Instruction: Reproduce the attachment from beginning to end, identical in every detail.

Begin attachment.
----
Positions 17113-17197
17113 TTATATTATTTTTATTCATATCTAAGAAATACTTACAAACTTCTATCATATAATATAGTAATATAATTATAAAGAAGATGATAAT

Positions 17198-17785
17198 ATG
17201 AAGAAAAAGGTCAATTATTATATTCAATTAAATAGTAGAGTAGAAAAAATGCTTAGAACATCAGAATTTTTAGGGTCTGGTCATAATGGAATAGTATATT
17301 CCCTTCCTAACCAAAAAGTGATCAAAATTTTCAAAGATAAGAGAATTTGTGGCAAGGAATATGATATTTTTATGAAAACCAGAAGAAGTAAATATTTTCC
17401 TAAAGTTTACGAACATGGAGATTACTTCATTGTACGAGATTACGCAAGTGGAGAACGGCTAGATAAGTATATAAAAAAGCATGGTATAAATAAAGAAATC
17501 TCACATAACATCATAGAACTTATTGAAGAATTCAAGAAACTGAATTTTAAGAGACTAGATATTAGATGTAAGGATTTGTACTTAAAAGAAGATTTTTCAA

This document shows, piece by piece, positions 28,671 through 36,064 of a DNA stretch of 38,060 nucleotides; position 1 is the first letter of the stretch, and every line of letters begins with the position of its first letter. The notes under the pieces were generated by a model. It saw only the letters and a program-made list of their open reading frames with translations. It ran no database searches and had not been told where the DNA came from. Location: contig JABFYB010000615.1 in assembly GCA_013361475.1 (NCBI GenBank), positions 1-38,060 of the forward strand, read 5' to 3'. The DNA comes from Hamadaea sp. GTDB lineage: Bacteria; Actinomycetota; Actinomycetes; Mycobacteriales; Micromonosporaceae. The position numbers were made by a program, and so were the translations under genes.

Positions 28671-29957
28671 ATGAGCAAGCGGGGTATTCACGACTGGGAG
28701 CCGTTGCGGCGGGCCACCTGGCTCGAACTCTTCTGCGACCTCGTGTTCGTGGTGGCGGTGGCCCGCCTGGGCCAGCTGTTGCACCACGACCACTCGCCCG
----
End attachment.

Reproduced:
Positions 17113-17197
17113 TTATATTATTTTTATTCATATCTAAGAAATACTTACAAACTTCTATCATATAATATAGTAATATAATTATAAAGAAGATGATAAT

Positions 17198-17785
17198 ATG
17201 AAGAAAAAGGTCAATTATTATATTCAATTAAATAGTAGAGTAGAAAAAATGCTTAGAACATCAGAATTTTTAGGGTCTGGTCATAATGGAATAGTATATT
17301 CCCTTCCTAACCAAAAAGTGATCAAAATTTTCAAAGATAAGAGAATTTGTGGCAAGGAATATGATATTTTTATGAAAACCAGAAGAAGTAAATATTTTCC
17401 TAAAGTTTACGAACATGGAGATTACTTCATTGTACGAGATTACGCAAGTGGAGAACGGCTAGATAAGTATATAAAAAAGCATGGTATAAATAAAGAAATC
17501 TCACATAACATCATAGAACTTATTGAAGAATTCAAGAAACTGAATTTTAAGAGACTAGATATTAGATGTAAGGATTTGTACTTAAAAGAAGATTTTTCAA

This document shows, piece by piece, positions 28,671 through 36,064 of a DNA stretch of 38,060 nucleotides; position 1 is the first letter of the stretch, and every line of letters begins with the position of its first letter. The notes under the pieces were generated by a model. It saw only the letters and a program-made list of their open reading frames with translations. It ran no database searches and had not been told where the DNA came from. Location: contig JABFYB010000615.1 in assembly GCA_013361475.1 (NCBI GenBank), positions 1-38,060 of the forward strand, read 5' to 3'. The DNA comes from Hamadaea sp. GTDB lineage: Bacteria; Actinomycetota; Actinomycetes; Mycobacteriales; Micromonosporaceae. The position numbers were made by a program, and so were the translations under genes.

Positions 28671-29957
28671 ATGAGCAAGCGGGGTATTCACGACTGGGAG
28701 CCGTTGCGGCGGGCCACCTGGCTCGAACTCTTCTGCGACCTCGTGTTCGTGGTGGCGGTGGCCCGCCTGGGCCAGCTGTTGCACCACGACCACTCGCCCG